A semiconductor device of the present invention includes: a semiconductor chip having a plurality of stud bumps formed on a front face thereof using a wire bonding method, the stud bumps being a plurality of bumps for establishing an electrical connection with an external part, surfaces of the stud bumps being continuously uniformly planarized above the semiconductor chip, and the stud bump on the semiconductor chip being integrally connected with one end portion of a lead terminal.

A method for manufacturing a semiconductor device of the present invention includes the steps of: introducing a semiconductor chip having a plurality of electrodes formed on a front face thereof into an inert atmosphere and performing planarization by cutting using a tool so that surfaces of the plurality of electrodes become continuously flat; and integrally connecting the plurality of electrodes on the semiconductor chip and a circuit board in a state in which the planarized surfaces of the plurality of electrodes are kept clean in the inert atmosphere.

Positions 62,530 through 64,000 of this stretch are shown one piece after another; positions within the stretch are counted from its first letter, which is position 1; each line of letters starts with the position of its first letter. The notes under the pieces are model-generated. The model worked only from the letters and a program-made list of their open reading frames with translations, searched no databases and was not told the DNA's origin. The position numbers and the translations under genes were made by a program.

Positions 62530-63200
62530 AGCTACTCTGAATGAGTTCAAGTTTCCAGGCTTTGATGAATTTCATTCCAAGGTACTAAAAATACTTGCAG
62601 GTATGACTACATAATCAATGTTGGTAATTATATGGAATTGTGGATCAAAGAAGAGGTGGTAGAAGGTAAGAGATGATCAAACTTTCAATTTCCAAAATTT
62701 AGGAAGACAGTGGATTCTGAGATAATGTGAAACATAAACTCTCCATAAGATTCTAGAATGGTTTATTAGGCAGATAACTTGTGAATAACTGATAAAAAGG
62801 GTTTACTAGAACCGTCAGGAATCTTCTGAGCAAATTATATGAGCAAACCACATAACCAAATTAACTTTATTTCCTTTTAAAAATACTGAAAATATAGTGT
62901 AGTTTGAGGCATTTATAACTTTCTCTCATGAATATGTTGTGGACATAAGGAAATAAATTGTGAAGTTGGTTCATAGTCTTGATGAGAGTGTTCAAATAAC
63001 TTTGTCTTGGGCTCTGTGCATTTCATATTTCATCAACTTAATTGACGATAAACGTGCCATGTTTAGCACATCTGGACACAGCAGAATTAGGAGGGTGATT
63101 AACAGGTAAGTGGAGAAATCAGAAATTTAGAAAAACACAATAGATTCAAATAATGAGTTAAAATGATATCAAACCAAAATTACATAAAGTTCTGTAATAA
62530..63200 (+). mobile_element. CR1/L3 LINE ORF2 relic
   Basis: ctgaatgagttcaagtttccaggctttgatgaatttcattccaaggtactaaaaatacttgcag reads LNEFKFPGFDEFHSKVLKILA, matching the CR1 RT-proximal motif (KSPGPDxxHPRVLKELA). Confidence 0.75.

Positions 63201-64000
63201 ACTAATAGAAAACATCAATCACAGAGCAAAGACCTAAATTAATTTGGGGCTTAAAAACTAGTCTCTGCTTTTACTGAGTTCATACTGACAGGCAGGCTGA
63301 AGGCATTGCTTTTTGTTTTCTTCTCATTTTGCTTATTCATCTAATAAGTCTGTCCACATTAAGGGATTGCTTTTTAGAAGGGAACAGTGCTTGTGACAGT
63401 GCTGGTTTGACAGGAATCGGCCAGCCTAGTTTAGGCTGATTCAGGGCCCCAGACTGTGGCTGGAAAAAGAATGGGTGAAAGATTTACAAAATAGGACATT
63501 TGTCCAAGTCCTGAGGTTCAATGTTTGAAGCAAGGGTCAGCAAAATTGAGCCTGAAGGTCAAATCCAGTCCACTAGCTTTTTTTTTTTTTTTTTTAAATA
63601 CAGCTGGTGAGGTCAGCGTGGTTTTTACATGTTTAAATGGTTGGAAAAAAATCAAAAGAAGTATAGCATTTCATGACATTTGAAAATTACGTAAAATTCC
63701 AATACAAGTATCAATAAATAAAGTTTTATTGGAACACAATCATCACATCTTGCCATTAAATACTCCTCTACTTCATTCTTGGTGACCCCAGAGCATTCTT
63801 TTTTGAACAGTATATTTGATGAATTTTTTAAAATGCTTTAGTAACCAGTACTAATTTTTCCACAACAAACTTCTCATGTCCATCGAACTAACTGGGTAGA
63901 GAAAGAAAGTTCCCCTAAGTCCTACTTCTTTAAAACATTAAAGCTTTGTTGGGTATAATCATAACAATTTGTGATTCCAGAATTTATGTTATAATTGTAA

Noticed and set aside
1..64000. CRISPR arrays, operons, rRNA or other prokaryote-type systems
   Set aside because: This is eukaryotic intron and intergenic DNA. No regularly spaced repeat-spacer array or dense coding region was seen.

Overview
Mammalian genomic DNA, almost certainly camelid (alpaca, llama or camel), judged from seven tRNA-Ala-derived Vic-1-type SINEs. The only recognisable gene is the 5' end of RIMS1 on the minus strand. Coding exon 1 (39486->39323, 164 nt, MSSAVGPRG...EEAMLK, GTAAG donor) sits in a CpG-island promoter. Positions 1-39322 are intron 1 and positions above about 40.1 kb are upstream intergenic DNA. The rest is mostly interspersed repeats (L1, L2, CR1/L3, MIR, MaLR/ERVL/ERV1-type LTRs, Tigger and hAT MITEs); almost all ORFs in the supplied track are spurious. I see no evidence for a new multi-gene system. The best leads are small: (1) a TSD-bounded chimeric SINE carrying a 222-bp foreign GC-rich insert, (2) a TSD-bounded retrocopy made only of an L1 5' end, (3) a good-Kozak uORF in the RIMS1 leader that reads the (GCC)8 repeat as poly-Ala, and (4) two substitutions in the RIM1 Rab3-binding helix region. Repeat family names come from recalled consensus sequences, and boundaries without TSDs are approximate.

A semiconductor manufacturing apparatus of the present invention includes: a cutting unit having a tool; a joining unit joining a pair of bases introduced; and an inert atmosphere unit keeping an environment of the cutting unit and the joining unit in a state of an inert atmosphere, the cutting unit having a function of performing planarization by cutting using the tool at least on one of the pair of bases having a plurality of electrodes formed on front faces thereof in the inert atmosphere so that surfaces of the plurality of electrodes become continuously flat, and the joining unit having a function of integrating the pair of bases by connecting the plurality of electrodes in the state in which the planarized surfaces of the plurality of electrodes are kept clean in the inert atmosphere.